Spicy roast tomato and red onion bulgar wheat salad

Spicy bulgar wheat salad

I’m always a little over-whelmed by the multitude of grains, rices and dried pulses at our local Turkish grocer. An aisle piled high with bags of different sizes and shapes seems to stretch as far as the eye can see. It’s like looking into the store house of Suleiman the Magnificant’s army.

All these exciting things to play with and what do I do? I reach for the cous cous or red lentils every time. Until about a year ago, in a fit of bravery, I branched out and grabbed a bag of coarse bulgar wheat. I’ve always enjoyed the creamy toothsome grains in restaurants but had assumed it would be a faff to cook. How wrong I was.

It’s simplicity itself. Imagine cooking cous cous, bulgar wheat is easier. Put in a pan, add boiling water, cover and leave for twenty minutes. That’s it. I was gobsmacked. Where was the over night soaking and three hour cooking times? All the baking soda, bay leaves and bumph that seems to be required for so many dried things?

Spicy dressing
A spicy, zingy dressing

The key here is to make a dish that plays off the gentle, creamy and nutty texture and taste of the wheat. You need ingredients that will use these qualities both as a launching pad, and an anchor to keep them grounded. Think fresh and zingy, or caramelised and rich, aromatic and chili heat both work as well.

Fresh herbs are particularly good and Kisir, a citrussy herb and bulgar salad is a staple at most Turkish restaurants. As is the similar Tabbouleh in Lebanese and Arabic joints. Although in most cases in the UK, they add way too much bulgar, it’s meant to be mostly herbs.

Chopped herbs
Coriander and mint ready to chop

Here, I have gone for something aromatically spicy and warming. A mix of influences from North Africa and the Levant. The result is something that looks very attractive, tastes even better and can be eaten warm or cold. It’s particularly good for lunch the next day.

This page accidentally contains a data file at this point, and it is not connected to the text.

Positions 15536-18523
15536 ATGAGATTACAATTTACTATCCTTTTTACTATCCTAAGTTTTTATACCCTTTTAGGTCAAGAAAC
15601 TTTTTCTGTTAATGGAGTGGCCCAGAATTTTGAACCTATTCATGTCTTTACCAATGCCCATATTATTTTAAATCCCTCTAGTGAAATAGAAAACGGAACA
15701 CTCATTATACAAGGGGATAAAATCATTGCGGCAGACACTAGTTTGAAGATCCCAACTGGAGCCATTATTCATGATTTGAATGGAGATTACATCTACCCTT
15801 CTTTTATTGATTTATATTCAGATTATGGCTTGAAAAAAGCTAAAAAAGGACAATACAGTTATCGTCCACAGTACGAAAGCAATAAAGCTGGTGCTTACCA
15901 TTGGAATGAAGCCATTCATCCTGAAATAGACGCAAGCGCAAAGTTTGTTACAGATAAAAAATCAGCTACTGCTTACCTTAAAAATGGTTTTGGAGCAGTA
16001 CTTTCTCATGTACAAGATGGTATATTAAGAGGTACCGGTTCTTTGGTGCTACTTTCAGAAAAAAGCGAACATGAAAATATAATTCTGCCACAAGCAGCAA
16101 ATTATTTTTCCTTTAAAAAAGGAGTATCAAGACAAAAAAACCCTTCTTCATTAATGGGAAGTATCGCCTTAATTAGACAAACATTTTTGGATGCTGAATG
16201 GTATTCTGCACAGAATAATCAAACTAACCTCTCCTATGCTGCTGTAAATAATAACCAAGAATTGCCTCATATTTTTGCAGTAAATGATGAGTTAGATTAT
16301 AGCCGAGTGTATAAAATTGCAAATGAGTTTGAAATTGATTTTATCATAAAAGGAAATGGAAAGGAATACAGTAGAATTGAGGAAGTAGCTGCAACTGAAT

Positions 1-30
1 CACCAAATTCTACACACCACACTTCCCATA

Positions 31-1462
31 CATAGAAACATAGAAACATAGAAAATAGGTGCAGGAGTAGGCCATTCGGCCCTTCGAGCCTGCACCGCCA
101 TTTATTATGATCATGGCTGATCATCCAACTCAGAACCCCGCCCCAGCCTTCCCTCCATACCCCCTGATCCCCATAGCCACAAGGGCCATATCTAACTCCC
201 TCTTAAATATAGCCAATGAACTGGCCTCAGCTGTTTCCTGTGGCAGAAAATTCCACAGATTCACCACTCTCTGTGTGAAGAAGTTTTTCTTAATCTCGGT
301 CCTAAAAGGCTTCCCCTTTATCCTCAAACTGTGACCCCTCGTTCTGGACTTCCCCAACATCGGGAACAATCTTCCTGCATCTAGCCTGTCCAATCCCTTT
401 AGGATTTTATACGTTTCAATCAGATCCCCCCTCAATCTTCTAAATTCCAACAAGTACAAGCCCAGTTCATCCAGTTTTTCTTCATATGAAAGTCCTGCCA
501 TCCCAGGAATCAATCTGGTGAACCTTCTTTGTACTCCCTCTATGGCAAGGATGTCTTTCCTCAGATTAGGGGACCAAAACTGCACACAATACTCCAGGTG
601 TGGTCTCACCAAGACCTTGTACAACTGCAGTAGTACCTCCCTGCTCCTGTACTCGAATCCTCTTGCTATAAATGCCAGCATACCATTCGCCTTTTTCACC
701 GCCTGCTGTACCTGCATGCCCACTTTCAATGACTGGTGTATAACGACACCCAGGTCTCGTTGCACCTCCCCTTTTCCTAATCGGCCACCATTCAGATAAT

Bulgar wheat salad
Feeds four for a light/packed lunch or as a side to a bigger meal

This is based on, and inspired by, a recipe in Hugh Fearnley Whittingstall’s River Cottage Every Day book. I have tweaked the dressing and accompanying vegetables to make it a little richer and warmer. But you can add pretty much what you want.

Fresh crunchy vegetables like cucumber, pepper and spring onions, or softer sweeter ones like roast sweet potato, chickpeas and grilled aubergine would all work well. Also, to make it more meaty you could use chicken stock.

200g coarse bulgar wheat
200ml boiling water
A couple of handfulls of fresh coriander and mint – roughly chopped
A handful of pine nuts and pistachio nuts
Cherry tomatoes – a couple of handfulls
2-3 cloves garlic – peeled and squashed a bit
1 red onion peeled and sliced into wedges
2 tblsp exra virgin olive oil
1 tblsp ground oregano

The dressing

Juice of 1 lemon
4 tablespoons of rape seed or olive oil
1 tblsp tomato puree*
1 tsp harrissa*
Half tsp pomegranate molasses*
1 tsp ground cumin
1 tsp paprika
Half tsp cayenne pepper
Black pepper

Put the oven onto 180oC. Put the cherry tomatoes, the onion wedges, extra virgin olive oil, garlic cloves and oregano into an oven proof dish and toss well. When the oven is hot, put the dish in and roast for 30-40 minutes or so.

Put the bulgar wheat in a pan and pour in the boiling water. Cover and leave for 20 minutes.